Performance Path – The acceptable level by employing a computer simulation software or calculations to compare a proposed design with a hypothetical reference building to show that the proposed design will use less energy over the course of an operational year. Once construction of the house is complete, a blower door test is performed and a Natural Resources Canada EnerGuide Rating System label is issued.

How do windows and door fit into Energy Code 9.36?

The Code allows windows and doors to qualify under two different energy performance rating methods: by the total unit U-value, and by Energy Rating (ER).

The U-value is the rate of heat loss through windows under standardized winter conditions and does not take solar heat gain into account. The ER is an overall energy balance rating that takes account of passive solar heat gain in addition to heat loss.

The ER is intended for use in homes with average window-to-wall ratios, and an approximately even distribution of windows on all sides of the home, and no external window shading devices. In such homes it has been shown to be more effective for selecting windows for lowest year round energy use. The ER is not recommended for homes with higher window-to-wall ratios (above 30%), or with windows facing primarily one or two orientations. Under these conditions occupants could face heating discomfort, or fail to obtain the benefits of moderate passive solar heat gain.

For homes with high window to wall ratios, or windows primarily facing one or two orientations, windows should be selected on the basis of U-value, and with consideration to reduce occupant discomfort from excessive solar heat gain by use of external shading or glass with lower solar heat gain.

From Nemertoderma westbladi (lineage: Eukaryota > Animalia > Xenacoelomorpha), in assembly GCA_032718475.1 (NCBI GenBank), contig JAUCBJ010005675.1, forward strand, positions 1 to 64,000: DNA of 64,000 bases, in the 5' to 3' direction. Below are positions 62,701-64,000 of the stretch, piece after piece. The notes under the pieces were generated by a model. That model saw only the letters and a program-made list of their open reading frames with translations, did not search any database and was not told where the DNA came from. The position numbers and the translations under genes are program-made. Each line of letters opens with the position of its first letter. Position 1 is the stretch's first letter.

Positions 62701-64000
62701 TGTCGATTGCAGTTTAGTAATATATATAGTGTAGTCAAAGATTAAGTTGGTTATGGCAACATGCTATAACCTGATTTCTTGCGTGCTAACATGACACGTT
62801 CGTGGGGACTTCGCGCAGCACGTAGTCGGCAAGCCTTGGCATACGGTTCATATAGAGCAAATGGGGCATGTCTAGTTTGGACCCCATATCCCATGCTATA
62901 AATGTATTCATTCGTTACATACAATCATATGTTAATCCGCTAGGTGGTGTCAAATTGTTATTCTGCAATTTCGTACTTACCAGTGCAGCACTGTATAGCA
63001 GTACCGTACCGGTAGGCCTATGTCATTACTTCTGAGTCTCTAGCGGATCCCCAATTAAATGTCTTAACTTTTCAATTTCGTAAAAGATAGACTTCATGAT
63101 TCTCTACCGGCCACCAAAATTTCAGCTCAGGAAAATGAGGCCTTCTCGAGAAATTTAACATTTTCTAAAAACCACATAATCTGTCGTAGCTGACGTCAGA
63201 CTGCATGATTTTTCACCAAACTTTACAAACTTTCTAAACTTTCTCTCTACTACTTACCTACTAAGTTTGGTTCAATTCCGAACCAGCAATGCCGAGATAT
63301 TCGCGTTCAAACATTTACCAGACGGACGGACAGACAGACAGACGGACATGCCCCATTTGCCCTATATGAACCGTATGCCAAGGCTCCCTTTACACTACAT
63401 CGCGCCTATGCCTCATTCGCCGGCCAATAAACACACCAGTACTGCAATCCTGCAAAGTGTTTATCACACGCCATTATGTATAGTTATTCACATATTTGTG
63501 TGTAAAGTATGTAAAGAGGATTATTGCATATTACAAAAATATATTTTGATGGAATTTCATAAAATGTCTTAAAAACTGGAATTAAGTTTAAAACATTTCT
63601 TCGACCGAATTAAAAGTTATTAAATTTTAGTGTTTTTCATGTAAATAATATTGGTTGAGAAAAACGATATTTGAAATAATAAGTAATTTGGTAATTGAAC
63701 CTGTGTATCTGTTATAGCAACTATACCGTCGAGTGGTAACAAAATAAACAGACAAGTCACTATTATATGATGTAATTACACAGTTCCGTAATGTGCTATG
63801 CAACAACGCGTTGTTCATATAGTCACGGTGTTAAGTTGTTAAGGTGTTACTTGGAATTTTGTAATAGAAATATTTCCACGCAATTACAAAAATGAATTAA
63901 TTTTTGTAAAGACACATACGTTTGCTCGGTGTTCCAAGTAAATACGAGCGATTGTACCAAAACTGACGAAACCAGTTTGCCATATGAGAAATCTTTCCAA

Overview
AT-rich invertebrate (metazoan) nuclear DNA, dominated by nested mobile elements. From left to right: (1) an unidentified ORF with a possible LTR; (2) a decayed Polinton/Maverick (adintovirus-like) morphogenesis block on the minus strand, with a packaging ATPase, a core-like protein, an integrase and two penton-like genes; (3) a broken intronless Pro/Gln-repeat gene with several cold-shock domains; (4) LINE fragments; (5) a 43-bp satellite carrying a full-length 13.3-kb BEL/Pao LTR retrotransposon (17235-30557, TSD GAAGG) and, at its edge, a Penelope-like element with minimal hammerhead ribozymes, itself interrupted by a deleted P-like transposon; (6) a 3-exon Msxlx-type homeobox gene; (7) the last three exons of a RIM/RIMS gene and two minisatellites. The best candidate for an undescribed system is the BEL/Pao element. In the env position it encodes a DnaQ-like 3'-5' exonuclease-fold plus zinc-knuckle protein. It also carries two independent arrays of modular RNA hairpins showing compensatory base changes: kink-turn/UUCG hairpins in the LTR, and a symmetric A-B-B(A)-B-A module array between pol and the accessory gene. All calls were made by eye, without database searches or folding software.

There is some flexibility that allows trade-offs, in which a better performing window or glass door can compensate for a worse-performing product having the same orientation. It also has a performance path, and it is possible that homes designed under the performance path could accommodate several products that have worse than prescriptive ratings. The code also relaxes the U-value requirement for one door in a home. The intent is to allow decorative or heritage style entrance doors to be used which might be constructed of materials that cannot achieve the prescriptive U-values.

This table provides the maximum U-value and minimum Energy Rating for your building zone.

Table

Determining your Durabuilt window and door Performance Class

As a basic reference guide, take a look at our Durabuilt Energy Performance info sheet that provides single unit window performance information. For more complete information based on your particular window and door configurations contact us to get a quote that contains specific energy performance information for every window and door.

The code requires products to be labeled with energy performance ratings. This ensure your windows or doors comply with the energy requirements based on your site location.

To obtain more detailed information feel free to book a consultation or get a quote from a Durabuilt sales consultant or dealer partner.